Risk factors for knee osteoarthritis in older adults


Osteoarthritis (OA) is a leading cause of pain, disability and leads to reduced quality of life.  Approximately 25% of adults aged over 55 report at least one episode of knee pain each year which is likely to reflect underlying OA.  This highlights the need for awareness of the various risk factors so prevention techniques can be addressed.

The aim of this review was to determine the current evidence on risk factors for onset of knee OA in those aged 50 years and over. Items of interest were non-clinical factors such as BMI and age.

Here’s what they did

The authors searched several databases published between the start of each database and December 2012.  Databases included MEDLINE, EMBASE, CINAHL and AMED.  All papers searched for were in the English language.

Cohort studies were included if they had the outcome of onset of knee pain / OA described symptomatically or radiographically.  A systematic review and meta-analysis was conducted of cohort studies for risk factors for the onset of knee pain.  Where possible, pooled odds ratios (OR) were calculated via random effects meta-analysis and population attributable fractions (PAFs) derived.

Inclusion criteria included mean age of participants 50 or over.  Risk factors assessed were demographic, socio-economic, co-morbidity, weight, age, gender and previous knee injury. Exclusion criteria included total knee replacement or other surgical interventions, along with inflammatory arthritis such as rheumatoid arthritis.

Here’s what they found

46 papers were included in this review with 34 included within a meta-analysis.  The meta-analysis was performed for five risk factors including BMI, female gender, smoking, previous knee injury and the presence of hand OA/Heberdens nodes. Within the review, overweight was defined as BMI between 25-30 and obesity as BMI over 30.


23 cohort studies reported on being overweight and showed a pooled OR 1.98 (95% CI 1.57 – 2.20).  The studies consistently demonstrated being overweight was a risk factor for the onset of knee OA.


When considering obesity, the pooled OR of 22 cohort studies was 2.66 (95% CI 2.15 – 3.28).  This demonstrated that obesity had a slightly larger effect on onset of knee OA than being overweight.

Previous Knee Injury

12 cohort studies showed increased risk of knee OA with a prior injury with the pooled OR being 2.38 (95% CI 1.91 – 4.19)

Female Gender

There was consistent evidence that females were at higher risk of knee OA with pooled OR of 1.68 (95% CI 1.37 – 2.07)

Hand OA

The pooled OR of 1.30 (95% CI 0.90 – 1.87) indicated that hand OA may potentially be a risk factor for knee OA.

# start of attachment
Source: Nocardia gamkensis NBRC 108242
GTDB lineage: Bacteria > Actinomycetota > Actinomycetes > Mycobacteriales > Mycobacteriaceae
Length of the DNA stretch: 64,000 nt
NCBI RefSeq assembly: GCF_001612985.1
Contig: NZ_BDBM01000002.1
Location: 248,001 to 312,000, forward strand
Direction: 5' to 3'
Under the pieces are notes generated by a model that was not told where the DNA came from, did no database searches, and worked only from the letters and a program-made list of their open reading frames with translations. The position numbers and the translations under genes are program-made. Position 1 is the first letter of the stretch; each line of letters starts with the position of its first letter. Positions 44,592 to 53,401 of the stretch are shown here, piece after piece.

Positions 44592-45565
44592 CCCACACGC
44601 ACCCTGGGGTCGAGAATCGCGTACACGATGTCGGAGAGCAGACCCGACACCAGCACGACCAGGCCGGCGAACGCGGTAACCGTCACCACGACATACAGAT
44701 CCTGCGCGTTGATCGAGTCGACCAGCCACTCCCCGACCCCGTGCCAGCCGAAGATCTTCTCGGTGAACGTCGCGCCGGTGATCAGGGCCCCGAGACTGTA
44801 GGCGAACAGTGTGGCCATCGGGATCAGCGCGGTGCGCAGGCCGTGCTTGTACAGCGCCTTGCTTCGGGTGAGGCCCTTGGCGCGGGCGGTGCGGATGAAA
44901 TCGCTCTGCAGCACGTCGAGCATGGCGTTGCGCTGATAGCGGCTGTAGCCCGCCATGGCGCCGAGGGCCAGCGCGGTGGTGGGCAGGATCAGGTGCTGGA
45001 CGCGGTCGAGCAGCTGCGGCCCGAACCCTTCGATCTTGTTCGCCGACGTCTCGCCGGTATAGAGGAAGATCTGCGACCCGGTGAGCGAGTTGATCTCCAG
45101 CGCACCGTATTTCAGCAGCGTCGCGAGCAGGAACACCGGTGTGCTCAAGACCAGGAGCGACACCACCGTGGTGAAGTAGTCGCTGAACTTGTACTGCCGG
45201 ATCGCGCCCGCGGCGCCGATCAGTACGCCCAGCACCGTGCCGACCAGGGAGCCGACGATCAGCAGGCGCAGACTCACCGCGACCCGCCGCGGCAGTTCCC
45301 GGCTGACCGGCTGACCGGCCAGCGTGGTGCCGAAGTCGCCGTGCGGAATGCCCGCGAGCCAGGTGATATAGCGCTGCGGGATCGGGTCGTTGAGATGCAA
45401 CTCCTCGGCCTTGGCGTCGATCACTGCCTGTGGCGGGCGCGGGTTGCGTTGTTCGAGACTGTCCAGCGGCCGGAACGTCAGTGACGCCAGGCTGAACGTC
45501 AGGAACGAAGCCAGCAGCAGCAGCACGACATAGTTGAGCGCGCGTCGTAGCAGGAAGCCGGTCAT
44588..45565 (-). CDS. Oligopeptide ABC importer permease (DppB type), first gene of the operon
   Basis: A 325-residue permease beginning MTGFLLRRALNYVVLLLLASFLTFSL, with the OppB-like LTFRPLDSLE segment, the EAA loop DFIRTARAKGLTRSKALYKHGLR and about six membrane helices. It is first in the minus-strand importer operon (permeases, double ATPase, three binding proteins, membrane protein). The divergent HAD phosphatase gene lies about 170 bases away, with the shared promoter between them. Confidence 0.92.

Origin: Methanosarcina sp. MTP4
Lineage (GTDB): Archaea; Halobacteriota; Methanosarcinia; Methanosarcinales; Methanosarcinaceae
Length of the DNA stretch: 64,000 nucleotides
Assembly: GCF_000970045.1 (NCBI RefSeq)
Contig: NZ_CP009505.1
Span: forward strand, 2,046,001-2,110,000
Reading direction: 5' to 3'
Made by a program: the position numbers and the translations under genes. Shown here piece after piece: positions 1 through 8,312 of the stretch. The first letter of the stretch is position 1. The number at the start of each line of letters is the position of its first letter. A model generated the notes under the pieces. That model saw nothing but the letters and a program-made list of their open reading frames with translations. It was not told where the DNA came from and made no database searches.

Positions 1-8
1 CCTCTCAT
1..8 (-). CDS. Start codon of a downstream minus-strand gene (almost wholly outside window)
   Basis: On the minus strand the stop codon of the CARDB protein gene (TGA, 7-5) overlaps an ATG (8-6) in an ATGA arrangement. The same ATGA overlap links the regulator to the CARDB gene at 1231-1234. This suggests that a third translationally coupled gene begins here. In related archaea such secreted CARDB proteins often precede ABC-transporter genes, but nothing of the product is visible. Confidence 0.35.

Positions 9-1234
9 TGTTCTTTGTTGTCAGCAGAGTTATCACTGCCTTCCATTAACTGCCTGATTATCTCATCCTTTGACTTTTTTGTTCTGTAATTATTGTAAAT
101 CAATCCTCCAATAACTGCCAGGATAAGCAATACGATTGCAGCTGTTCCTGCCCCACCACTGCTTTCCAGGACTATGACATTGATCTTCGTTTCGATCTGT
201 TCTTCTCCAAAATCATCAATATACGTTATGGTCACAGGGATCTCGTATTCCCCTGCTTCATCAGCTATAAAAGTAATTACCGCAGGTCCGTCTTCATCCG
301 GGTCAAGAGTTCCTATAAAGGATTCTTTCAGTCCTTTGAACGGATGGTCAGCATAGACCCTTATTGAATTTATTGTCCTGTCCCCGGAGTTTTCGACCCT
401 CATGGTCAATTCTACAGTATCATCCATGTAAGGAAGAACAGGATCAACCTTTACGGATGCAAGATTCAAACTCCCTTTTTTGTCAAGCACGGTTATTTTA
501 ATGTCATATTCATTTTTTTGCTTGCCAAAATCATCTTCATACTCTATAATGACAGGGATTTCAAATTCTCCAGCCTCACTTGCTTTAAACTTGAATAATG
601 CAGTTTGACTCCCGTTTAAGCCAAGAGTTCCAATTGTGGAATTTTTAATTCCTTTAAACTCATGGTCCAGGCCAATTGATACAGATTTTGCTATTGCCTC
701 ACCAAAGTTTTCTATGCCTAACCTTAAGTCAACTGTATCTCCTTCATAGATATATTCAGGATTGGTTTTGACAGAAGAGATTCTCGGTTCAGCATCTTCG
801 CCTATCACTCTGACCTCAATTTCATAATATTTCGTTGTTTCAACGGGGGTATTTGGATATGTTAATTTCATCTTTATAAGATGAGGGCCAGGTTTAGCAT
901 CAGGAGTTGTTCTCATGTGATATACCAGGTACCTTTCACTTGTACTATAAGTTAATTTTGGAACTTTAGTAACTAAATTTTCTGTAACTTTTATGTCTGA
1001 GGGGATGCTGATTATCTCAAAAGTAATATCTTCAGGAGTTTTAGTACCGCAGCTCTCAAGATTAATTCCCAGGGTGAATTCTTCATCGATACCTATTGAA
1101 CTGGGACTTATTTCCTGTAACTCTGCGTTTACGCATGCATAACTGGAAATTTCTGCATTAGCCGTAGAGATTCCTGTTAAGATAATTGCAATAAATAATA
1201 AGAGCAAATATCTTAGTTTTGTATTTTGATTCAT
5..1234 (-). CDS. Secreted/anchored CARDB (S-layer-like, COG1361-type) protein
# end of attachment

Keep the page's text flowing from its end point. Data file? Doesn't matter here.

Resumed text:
Smoking was found not to be statistically significant. Creating a pooled OR was not possible for age as the studies used a range of different age categorisations.  However, studies were generally in agreement that increasing age was a significant risk factor for onset of knee OA.

The authors concluded

This review identified several risk factors for the development of knee pain and knee OA in older adults. The results of this review can be used clinically to help healthcare professionals identify and manage patients at risk.


This review identified several risk factors for knee osteoarthritis in older adults, which can help better risk manage in patients by healthcare professionals.

The Musculoskeletal Elf’s view

The Musculoskeletal Elf

Since the publication of the author’s last review in January 2008, there has been further evidence to support the effect of previously known risk factors of increased BMI, previous knee injury, being female and hand OA.  These findings agree with those found within the 2014 update to the NICE guidelines for management of OA in adults.

As supported by the NICE guidelines, advice should be offered on activity, exercise and interventions to achieve weight loss.  Exercise should be considered a core treatment irrespective of age, co-morbidity, pain severity or disability and should include local muscle strengthening and general aerobic fitness.

What do you think?

  • What are the various risk factors you as a therapist are aware of when treating OA knee patients?
  • How do you approach the topic of weight loss with patients?

Send us your views on this blog and become part of the ever expanding Musculoskeletal Elf community. Post your comment below, or get in touch via social media (FacebookTwitterLinkedInGoogle+).

Do you know that there is an evidence-based minimum set of items for reporting in systematic reviews and meta-analyses? This is called the Preferred Reporting Items for Systematic Reviews and Meta-Analyses or PRISMA statement and can be accessed through the website of the EQUATOR Network. The Elves use the PRISMA statement for critical appraisal of systematic reviews, although it is not a quality assessment instrument to gauge the quality of a systematic review.


  • Silverwood V., Blagojevic-Bucknall M., Jinks C., Jordan J. L., Protheroe J. & Jordan K. P.  2015, “Current evidence on risk factors for knee osteoarthritis in older adults: a systematic review”  Osteoarthritis and Cartilage, 23, pp.507-515 [Abstract]
  • PRISMA statement
  • EQUATOR Network
Share on Facebook Tweet this on Twitter Share on LinkedIn Share on Google+